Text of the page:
In addition to charging infrastructure, the American consumer must be convinced that the electric vehicle is better than a vehicle with an internal combustion engine. For a generation, both will exist side-by-side and we should expect that early on every failed EV will be a news story. Repair shops that make their living off of today’s motor vehicles may not make as much money with electric vehicles since they have fewer moving parts and require less repair work. In addition, auto mechanics will need to learn the new technologies, and some will be unwilling to re-train. Auto repair shops have learned how to repair modern computer-laden autos, so there is reason to believe some would adjust to electric vehicles. Auto companies know how to market vehicles and the billions of dollars and euros on the line will motivate them to learn how to message the advantages of the new models they are building. But the process will take time and the only way to speed it up is for government to provide subsidies to consumers.
Early electric vehicles cost more to purchase but cost less to operate. For people with wealth, the higher capital cost is not an obstacle to purchase. With the development of a mass market and new technology, we can expect the price to come down, but that too will take time. For a few years, government could eliminate sales and excise taxes on electric vehicles, they could provide a tax credit or deduction and they could revive the “cash for clunkers” program to accelerate the retirement of the internal combustion engine. None of this will be popular with the fossil fuel industry and its continued opposition to decarbonization should be expected.
California is already on a path to end the sales of non-electric vehicles by 2035, and to be effective, the goals adopted in California need to be adopted nation-wide. The goals are aspirational and have value, but without a business and implementation plan, they are meaningless. The diffusion of new technology is a complex process and it is rarely neat. There are many examples of new technologies replacing old ones. Smartphones have replaced most but not all landlines. Streaming music and video have replaced tapes and discs, but the market for vinyl records is making a comeback. Many people read electronic books, but many still prefer paper books. Government bans on products have a bad track record: One only need to examine the case of alcohol consumption during Prohibition and marijuana consumption today. Prohibition led to a boom in alcohol consumption. Inducement and incentives work better than penalties and punishment in influencing most behaviors. Obviously, behaviors like murder and theft require punishment, but buying the “wrong” car should not be penalized.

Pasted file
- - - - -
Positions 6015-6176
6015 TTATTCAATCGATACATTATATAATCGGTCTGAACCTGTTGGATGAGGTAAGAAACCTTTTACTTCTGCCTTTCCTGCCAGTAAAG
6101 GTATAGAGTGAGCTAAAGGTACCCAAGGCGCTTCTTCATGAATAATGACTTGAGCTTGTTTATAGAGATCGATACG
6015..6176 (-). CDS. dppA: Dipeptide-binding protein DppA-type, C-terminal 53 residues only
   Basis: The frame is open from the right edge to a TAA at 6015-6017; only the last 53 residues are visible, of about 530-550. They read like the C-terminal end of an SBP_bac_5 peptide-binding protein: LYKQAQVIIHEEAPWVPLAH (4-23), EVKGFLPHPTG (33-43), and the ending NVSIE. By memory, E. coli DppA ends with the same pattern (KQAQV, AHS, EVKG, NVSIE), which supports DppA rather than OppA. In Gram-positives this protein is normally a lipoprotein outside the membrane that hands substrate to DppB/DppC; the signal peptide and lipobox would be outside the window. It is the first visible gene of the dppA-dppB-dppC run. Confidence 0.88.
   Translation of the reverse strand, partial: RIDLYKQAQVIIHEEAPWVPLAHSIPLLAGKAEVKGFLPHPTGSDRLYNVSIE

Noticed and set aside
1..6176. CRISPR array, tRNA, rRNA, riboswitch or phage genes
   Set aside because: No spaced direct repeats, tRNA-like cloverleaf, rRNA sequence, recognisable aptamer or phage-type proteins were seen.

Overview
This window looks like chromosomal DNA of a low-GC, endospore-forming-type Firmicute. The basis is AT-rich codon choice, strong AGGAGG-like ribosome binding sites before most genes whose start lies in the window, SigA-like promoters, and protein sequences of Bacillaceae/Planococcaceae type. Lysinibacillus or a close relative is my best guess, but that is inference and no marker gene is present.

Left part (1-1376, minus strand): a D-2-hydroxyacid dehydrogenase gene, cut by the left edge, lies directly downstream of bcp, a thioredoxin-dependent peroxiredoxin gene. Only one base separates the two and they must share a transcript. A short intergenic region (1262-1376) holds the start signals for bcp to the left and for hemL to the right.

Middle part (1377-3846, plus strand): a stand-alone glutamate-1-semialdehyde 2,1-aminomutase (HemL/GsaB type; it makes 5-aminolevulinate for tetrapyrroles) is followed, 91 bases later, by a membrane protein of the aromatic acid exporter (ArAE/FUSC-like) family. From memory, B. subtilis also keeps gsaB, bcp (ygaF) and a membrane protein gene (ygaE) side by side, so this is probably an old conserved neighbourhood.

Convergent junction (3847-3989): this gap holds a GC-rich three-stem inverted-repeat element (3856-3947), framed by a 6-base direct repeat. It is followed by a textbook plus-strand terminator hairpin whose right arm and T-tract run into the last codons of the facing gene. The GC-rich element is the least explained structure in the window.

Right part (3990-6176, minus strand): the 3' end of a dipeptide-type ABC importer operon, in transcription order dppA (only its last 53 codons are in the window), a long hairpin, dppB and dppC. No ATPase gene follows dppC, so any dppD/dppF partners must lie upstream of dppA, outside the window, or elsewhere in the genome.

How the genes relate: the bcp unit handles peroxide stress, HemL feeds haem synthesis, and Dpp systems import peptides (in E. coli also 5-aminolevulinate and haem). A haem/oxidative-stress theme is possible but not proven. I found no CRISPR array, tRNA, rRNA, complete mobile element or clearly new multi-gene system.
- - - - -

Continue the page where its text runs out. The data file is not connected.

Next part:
Government decarbonization policy should be designed to accelerate the transition from fossil fuels. Fossil fuel companies should be encouraged to redefine themselves as energy companies and federal policy should be designed to pay them to keep their fossil fuels in the ground and invest capital in renewables. Just as GM used SUV profits to invest in EVs, oil companies should be encouraged to use their profits to invest in renewable energy. The federal government must invest in mass transportation, charging infrastructure and decarbonization research and development. The goal should be to reward behavior that accelerates the transition and not punish those who resist change.
The details of this process are complex and may at times look daunting. We will make many mistakes along the way and there will be pitched political battles between pragmatists and idealists and between those seeking change and those resisting it. Nevertheless, with political will and agility, these changes can be made in the United States and then shared with the rest of the world. The climate problem can only be addressed globally. As Rene Dubos would say, we have to think globally while acting locally; but America’s responsibility is to help other parts of the world lacking resources to act locally along with us.
Electric vehicles and the infrastructure needed to support them are critical elements of a decarbonization strategy. To those who believe that government should not play a central role in this transition, please remember that government has always played a central role in building transportation infrastructure; Roads, interstate highways, ports, canals, trains, and airports have all been built via a partnership between the public and private sectors. We need to revitalize that partnership now.